Profit: If Netflix stock moves below $173.40 and stays to the expiration date, you can keep the $95 in your account.
Breakeven: If Netflix stock stays below $173.40, you at least break even.
Loss: If it expires with Netflix stock above $175, you would lose a maximum of $160, which would be the cost of buying the call minus the credit your account received.
4. Keep in mind that if you don’t close your position by expiration, you could end up short 100 shares of Netflix stock, and there is some risk that the stock could move before you could exit the following trading day.

Bear Put Spread

bear put spread

How it works: A trader buys one put option with a higher strike price and simultaneously sells the same number of put options at a lower strike price.
Pros: The bear put spread, also known as a put debit spread, is a premium-generating defined risk trade. Traders can tailor this strategy to their risk profile with narrower spreads for conservative traders and wider ones for people with larger risk tolerances.
Cons: The maximum profit is limited with this strategy.
Real-life example: Let’s use the same example of Netflix stock recently at $172 with a bear put spread, known as a put debit spread.

put debit spread

1. If you think Netflix shares will drop, you could buy a put option at $175 .
2. This strategy would give you a $90 credit in your Lime Trader account, minus a $1 commission for two contracts.
3. The results :
Profit: If Netflix stock moves below $172.50 and stays to the expiration date, you can keep the $128 in your account.
Breakeven: If Netflix stock stays below $173.78, you at least break even.
Loss: If it expires with Netflix stock above $175, you would lose a maximum of $122, which would be the cost of buying the put minus the credit you received for selling the other put.
4. Keep in mind that if you don’t close your position by expiration, you could end up short 100 shares of Netflix stock, and there is some risk that the stock could move before you could exit the following trading day.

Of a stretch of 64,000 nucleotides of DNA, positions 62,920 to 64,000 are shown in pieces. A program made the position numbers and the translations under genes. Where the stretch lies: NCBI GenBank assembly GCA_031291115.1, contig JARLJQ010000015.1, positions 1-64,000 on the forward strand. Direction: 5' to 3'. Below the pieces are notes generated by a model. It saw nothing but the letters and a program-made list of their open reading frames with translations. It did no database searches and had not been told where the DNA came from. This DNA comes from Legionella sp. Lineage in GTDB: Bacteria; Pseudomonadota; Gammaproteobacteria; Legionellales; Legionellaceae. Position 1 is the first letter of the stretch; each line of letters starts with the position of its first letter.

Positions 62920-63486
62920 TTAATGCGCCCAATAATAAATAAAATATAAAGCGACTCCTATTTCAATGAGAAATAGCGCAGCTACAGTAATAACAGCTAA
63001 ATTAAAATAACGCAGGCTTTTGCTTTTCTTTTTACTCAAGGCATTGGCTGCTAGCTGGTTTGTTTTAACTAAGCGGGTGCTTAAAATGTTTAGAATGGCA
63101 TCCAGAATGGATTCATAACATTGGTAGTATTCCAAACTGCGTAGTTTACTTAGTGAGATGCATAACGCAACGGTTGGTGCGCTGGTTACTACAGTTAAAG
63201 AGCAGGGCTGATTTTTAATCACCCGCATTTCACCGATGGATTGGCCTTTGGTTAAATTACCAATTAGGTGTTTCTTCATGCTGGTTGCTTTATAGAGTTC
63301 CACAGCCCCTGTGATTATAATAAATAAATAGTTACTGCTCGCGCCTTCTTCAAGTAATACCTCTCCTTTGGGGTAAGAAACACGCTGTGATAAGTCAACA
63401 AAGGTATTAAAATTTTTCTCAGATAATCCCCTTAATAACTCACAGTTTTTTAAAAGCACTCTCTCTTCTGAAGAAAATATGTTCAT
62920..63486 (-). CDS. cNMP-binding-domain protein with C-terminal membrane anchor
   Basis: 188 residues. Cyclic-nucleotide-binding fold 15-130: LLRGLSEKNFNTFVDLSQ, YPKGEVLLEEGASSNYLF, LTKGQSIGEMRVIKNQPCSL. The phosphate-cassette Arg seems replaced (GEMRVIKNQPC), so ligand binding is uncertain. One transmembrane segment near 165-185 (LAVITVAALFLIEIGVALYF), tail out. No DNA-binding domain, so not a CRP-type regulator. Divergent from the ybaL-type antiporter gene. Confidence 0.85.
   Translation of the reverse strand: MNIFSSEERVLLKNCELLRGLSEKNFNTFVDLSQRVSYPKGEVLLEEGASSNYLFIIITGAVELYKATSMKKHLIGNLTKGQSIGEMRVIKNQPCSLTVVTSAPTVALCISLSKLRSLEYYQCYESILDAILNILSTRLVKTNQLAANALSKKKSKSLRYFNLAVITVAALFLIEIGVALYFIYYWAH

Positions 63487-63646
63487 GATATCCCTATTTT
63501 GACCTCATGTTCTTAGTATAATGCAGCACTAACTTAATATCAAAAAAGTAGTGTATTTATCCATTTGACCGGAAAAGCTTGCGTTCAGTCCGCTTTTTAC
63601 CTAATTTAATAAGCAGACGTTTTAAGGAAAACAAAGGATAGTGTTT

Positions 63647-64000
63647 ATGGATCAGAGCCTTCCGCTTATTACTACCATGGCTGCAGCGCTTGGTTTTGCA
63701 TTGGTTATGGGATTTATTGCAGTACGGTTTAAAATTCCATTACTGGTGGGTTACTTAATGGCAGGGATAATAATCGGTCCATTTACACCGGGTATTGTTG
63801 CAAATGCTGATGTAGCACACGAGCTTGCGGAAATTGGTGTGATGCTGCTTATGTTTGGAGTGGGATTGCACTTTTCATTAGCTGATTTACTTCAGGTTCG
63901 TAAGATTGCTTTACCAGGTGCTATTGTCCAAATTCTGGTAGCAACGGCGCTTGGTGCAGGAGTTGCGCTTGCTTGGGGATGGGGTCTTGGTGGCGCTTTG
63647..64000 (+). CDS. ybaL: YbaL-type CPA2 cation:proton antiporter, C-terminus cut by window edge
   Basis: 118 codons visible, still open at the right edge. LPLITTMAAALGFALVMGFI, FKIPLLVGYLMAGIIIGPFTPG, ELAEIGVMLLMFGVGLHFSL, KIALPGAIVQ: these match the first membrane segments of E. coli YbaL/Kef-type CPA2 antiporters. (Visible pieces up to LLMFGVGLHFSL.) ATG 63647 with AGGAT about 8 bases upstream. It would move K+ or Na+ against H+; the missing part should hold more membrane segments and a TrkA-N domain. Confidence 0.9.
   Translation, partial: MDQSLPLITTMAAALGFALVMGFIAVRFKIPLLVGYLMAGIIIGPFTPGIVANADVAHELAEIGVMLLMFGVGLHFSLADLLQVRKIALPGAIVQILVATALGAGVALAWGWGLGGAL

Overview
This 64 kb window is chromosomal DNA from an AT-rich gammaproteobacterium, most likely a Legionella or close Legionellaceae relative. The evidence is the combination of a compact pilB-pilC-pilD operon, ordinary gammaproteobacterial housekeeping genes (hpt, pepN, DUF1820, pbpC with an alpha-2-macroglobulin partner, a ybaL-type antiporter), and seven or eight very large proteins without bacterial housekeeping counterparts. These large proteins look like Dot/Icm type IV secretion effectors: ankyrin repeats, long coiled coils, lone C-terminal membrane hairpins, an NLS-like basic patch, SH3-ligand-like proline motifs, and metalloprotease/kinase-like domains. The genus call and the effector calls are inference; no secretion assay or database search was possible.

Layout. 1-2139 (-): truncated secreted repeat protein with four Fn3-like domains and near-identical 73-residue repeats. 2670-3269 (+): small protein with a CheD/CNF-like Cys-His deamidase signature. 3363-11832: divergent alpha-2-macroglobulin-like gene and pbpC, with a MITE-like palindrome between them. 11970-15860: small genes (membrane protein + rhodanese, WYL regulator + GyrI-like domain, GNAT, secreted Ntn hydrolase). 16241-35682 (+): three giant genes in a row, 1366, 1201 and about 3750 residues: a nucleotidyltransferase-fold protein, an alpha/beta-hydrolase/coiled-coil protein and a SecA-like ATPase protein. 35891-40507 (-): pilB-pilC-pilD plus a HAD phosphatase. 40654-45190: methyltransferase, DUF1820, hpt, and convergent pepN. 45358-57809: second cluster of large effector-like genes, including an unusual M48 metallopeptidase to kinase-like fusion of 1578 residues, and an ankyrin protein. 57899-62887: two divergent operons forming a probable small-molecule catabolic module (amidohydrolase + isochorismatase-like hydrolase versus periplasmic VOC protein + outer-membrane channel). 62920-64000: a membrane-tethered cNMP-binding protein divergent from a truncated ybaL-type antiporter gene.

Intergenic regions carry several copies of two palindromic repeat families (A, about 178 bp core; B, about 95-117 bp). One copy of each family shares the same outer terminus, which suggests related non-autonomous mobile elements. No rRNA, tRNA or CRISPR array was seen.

Use a Broker Built for Multi-Leg Option

Deploying multi-leg options strategies is easier when traders have a broker designed to handle them smoothly. The ease of executing multi-leg options strategies depends on the broker’s configuration. Traders should be aware of commissions owed and the broker’s margin requirements. Executing as one order allows a trader to avoid the trouble of entering into a position without the worry of not getting executed on one of the legs.

Lime Trader is designed to make multi-leg options trading more accessible. The platform executes simultaneously to reduce execution risk. Lime Trader’s position management features let you select and open, close or roll option legs. The position views provide rollup calculations by strategy and underlying assets, so that you can track your portfolio’s P&L and Greek values.

Lime Trader Position Management

Learn more about trading multi-leg options with our free e-book, Intro to Multi-Leg Options.

Stock symbols and company names displayed are for illustrative purposes only.